I'm very doubtful there was a patent on quint tuned reeds on accordions. For the past 100+ years a quint stop was used on organs and offered on accordions special ordered. The quint stop or shift simply sounded a fifth above the root note. Many Italian accordion makers have models with a quint shift or offer it by custom order. The Tiger model accordion was suggested by the late Palmer & Hughes to the Deffner corp. in the 60's and Faith Deffner decided to have her Pan (Crucianelli) division to produce them with the brand names Tiger & Titano.
These Tiger types were sold by Pan and Titano dealers and were widely advertised. Johnny Carson even allowed Palmer & Hughes to present it on a TV show in the 60's.
I was working for a Titano dealer at the time and 40% of them sold and 70% of them gathered dust for months.
Most accordion dealers found the same result and some finally sold them for close to cost.
The Tiger fad wavered and after 5 years of production they were cancelled.
The problem with the model was that is was designed for the accordionist that played Jazz tunes and Jazz lines.
The occasional accordionist found the quint tuning of no practical use.
Today the old Tiger's have just become a collectors item.
I’m with you, OuijaBoard. I’ve written a few pieces with the quint tuning that could probably be played by two accordions or one with the same tuning. It really is a wild sound.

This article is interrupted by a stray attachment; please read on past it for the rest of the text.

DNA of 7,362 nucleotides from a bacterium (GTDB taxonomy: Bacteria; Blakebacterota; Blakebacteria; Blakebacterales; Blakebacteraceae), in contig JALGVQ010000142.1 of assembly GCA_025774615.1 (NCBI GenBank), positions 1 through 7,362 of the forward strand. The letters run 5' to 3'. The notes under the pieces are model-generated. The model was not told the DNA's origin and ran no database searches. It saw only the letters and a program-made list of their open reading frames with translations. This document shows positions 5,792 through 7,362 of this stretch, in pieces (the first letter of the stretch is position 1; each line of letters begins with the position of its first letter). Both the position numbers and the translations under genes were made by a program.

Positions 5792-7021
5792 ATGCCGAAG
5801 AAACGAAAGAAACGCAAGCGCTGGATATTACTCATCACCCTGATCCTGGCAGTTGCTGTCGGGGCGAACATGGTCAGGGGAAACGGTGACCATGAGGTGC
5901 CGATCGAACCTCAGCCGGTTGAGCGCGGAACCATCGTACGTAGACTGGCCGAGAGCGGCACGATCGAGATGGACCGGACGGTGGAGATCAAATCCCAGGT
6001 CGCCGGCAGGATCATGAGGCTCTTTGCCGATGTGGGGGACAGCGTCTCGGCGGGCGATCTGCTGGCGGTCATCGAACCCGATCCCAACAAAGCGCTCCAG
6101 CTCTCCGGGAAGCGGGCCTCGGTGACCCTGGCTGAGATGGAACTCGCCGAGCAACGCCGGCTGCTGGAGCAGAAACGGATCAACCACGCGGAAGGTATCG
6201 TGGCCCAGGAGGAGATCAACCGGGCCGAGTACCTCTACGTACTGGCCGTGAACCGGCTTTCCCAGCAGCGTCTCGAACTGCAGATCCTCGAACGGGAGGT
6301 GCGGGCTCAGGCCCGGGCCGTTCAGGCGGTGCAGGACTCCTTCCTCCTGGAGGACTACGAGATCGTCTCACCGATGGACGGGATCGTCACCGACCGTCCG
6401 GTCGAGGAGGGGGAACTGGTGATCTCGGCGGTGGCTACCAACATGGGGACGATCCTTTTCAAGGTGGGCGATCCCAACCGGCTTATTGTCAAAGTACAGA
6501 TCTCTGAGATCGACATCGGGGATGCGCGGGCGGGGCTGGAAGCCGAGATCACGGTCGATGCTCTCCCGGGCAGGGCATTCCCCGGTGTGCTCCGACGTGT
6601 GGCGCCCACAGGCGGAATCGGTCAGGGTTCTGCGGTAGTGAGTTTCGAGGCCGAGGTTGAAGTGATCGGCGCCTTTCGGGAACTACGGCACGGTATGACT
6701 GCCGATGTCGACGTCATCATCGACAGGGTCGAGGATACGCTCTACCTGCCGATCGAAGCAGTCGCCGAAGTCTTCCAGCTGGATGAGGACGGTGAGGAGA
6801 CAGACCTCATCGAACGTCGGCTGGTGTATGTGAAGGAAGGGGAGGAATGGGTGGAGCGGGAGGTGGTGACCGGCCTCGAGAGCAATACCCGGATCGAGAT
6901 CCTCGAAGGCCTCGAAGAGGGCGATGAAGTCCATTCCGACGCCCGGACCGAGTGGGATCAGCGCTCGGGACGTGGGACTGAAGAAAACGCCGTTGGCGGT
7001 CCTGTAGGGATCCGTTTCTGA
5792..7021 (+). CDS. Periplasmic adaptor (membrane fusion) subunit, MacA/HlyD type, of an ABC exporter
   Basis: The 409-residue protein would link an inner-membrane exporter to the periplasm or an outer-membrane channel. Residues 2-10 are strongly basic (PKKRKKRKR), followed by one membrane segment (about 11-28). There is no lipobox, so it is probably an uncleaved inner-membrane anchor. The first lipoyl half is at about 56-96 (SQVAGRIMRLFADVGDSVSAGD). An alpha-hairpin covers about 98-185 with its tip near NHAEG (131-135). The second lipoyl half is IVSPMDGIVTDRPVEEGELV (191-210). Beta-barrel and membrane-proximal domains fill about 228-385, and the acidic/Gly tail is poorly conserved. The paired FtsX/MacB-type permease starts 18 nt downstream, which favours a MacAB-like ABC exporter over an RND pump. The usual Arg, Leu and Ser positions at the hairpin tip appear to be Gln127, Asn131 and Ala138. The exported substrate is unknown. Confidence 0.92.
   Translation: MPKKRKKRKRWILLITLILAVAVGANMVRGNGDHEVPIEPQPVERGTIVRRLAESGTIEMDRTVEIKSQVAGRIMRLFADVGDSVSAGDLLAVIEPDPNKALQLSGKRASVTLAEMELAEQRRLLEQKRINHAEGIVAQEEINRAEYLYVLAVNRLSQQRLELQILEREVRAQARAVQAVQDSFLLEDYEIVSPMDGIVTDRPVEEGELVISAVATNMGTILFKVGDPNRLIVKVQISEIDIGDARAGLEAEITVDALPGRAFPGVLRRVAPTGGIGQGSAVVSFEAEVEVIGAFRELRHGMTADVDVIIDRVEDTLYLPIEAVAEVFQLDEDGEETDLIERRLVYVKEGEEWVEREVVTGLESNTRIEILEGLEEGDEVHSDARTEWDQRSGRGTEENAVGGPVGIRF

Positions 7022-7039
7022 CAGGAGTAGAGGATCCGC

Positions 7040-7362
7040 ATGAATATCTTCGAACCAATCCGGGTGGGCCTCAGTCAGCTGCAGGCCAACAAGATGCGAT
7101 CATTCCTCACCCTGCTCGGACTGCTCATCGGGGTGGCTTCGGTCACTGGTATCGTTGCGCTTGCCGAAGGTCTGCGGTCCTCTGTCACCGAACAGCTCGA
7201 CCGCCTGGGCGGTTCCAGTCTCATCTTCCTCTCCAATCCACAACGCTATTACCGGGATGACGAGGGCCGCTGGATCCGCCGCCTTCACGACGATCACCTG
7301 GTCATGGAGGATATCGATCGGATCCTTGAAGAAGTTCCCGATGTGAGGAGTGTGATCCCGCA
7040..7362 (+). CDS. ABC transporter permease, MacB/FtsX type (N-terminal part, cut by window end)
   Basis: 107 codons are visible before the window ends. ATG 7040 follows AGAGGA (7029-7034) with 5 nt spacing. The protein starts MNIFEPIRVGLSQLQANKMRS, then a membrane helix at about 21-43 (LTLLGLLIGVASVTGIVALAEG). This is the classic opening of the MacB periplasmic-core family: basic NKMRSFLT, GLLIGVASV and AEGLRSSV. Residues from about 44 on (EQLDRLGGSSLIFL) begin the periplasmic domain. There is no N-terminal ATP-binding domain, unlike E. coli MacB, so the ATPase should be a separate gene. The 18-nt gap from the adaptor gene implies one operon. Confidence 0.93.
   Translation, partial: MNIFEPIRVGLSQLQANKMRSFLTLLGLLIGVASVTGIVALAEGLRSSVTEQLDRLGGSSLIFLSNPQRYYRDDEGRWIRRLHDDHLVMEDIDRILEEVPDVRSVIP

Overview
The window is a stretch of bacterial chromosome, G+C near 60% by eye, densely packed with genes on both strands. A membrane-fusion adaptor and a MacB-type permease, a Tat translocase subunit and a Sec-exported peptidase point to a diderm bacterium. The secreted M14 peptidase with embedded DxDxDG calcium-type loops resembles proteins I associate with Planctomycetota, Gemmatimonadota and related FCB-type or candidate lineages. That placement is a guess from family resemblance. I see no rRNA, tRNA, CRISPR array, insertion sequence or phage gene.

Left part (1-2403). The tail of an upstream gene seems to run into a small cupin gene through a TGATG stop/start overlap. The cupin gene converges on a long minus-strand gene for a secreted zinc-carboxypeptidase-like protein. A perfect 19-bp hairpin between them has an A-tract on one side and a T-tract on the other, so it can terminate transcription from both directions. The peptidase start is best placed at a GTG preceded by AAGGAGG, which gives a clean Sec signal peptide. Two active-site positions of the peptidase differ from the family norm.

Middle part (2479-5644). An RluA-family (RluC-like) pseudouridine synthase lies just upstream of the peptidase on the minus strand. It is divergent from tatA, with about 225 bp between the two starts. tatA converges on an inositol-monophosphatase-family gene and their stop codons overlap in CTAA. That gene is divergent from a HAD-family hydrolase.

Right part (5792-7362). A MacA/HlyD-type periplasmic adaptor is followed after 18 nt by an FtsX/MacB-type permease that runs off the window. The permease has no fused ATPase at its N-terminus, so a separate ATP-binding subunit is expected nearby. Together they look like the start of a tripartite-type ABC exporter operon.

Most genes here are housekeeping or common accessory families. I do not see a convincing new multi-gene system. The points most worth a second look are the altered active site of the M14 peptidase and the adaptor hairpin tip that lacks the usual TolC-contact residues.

When my Main Squeeze accordion fell apart on a tour, I rented a Tiger from a young lady who didn’t want to let it out of her sight. I don’t blame her!
If you know anybody who “just has to have” one of those zebra stripe cases, I’m willing to part with mine for filthy lucre. I know it’s a collectors’ item, so I carry my Tiger in a Weltmeister backpack.
That Reverb auction "Tiger" is a Titano Combo 'Cordion, not branded Tiger at the time.
They're oddly parallel product lines, released by connected companies but have their differences. Only the Tigers had the unusually angled keyboard. The Titanos were more traditionally shaped, but shared features like the mod colour scheme and fifth-tuned register.
I'm given to understand the Titanos were better accordions, and some apparently had a cool "note bending" feature that I'd love to hear demonstrated. (Something to do with a half-open register regulating air-flow so you could control note-bending.)
This one looks like a prize.